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By Benson Varghese

Published on: October 18th, 2015 at 8:50 AM
Last Updated: September 14th, 2020 at 9:25 AM

In Texas, there are two types of classifications of crimes: misdemeanors and felonies.  Misdemeanor crimes are punishable by fines and a stint in the local jail, while felonies carry hard time. Even though felonies are more serious, misdemeanors can definitely wreck havoc on your life and livelihood. That’s why it’s important to contact a Fort Worth misdemeanor lawyer if you have been accused of committing any type of misdemeanor offense.

At Varghese Summersett, we aggressively defend people accused of both misdemeanor and felony crimes in North Texas. If you or a loved one is facing any charge, call today to speak to a experienced lawyer find out how we can help you.

Below are some answers to some frequently asked questions regarding misdemeanors in Texas

How are Misdemeanor’s Classified in Texas?

Misdemeanor offenses fall into one of three categories in Texas: Class C, Class B or Class A. They are punishable by:

Class C – a maximum $500 fine.

Class B – up to 180 days in the county jail and a maximum $2,000 fine

Class A – up to a year in the county jail and a maximum $4,000 fine

 

misdemeanor fines in Texas

What are Examples of Misdemeanor Offenses in Texas?

This is not an exhaustive list, but misdemeanor offenses in Texas include:

What is a Class A Misdemeanor?

A Class A misdemeanor is the most serious type of misdemeanor offense in Texas. It is punishable by up to one year in county jail and up to a $4,000 fine. A Class A misdemeanor can be enhanced based on a prior Class A or greater conviction, which makes the charge punishable by confinement from 90 days up to one year in jail. It does not matter how old a prior adult offense is, it can still be used for enhancement.

Common Class A Misdemeanors in Fort Worth include:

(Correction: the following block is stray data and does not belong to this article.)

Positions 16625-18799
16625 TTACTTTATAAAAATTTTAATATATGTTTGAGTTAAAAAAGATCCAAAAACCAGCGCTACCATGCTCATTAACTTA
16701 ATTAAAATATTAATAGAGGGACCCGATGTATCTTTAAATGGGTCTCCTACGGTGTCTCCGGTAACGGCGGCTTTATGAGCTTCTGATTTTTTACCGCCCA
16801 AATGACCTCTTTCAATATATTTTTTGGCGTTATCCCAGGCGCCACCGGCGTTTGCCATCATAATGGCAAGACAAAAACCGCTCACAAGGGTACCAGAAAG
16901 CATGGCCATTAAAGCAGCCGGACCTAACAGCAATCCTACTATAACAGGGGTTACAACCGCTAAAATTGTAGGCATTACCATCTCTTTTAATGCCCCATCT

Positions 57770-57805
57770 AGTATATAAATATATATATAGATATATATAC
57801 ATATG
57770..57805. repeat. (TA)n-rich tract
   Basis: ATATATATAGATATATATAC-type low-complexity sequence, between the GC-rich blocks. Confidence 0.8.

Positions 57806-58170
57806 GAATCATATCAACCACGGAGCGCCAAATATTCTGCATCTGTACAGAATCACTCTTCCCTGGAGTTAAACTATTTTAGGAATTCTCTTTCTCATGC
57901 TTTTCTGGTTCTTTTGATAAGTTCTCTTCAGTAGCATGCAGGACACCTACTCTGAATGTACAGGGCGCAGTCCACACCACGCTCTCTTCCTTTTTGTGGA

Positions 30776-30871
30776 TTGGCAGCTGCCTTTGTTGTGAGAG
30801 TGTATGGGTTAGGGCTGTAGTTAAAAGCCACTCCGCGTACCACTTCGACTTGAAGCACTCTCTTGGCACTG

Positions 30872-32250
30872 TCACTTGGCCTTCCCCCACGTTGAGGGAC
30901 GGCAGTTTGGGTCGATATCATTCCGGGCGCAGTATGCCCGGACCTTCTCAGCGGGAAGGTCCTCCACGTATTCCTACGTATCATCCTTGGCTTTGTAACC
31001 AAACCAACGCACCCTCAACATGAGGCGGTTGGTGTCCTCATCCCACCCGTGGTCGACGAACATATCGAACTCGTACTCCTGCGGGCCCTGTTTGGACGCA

Can You Get Probation for a Class A Misdemeanor?

Probation and deferred adjudication may be options for individuals charged with a Class A misdemeanor. A person charged with a Class A misdemeanor can be placed on probation or deferred for an initial term of up to two years.

Deferred adjudication is not available for certain Class A misdemeanors, such as Driving While Intoxicated – Misdemeanor Repetition and DWI BAC >/= .15.

There are occasionally diversion programs available for individuals charged with Class A misdemeanors. Additionally, there are some cases where we can negotiate a dismissal of the charges, and there are certainly cases where we’ve gone to trial to secure acquittals for our clients.

Collateral Consequence of a Class A Conviction

If you are convicted of a Class A misdemeanor in Fort Worth, you will be prohibited from having a License to Carry for a period of five years. Other collateral consequences include:

  • Future misdemeanor charges will be enhanced.
  • You may lose your ability to own or transport weapons or ammunition.
  • A conviction may make you ineligible to hold certain professional licenses.
  • Your current employment may be jeopardized.
  • You may lose future job opportunities.
  • You may become ineligible for state or local assistance.

What is a Class B Misdemeanor in Fort Worth?

A Class B misdemeanor in Fort Worth is an offense that is punishable by up to six months in jail. A Class B misdemeanor can be enhanced with a prior Class B or higher conviction. An enhanced Class B misdemeanor is punishable by a minimum of 30 days to a maximum of 180 days in county jail.

Common Class B misdemeanors include:

If you are convicted of a Class B misdemeanor in Texas, you will be prohibited from having a License to Carry for a period of five years. Certain Class B misdemeanors may affect your ability to retain custody of your children. Similarly, convictions for crimes of moral turpitude – such as theft – may make you ineligible to vote, sit on a jury, and could hinder your ability to get a job. A conviction for a Class B amount of marijuana will result in a driver license suspension of up to one year.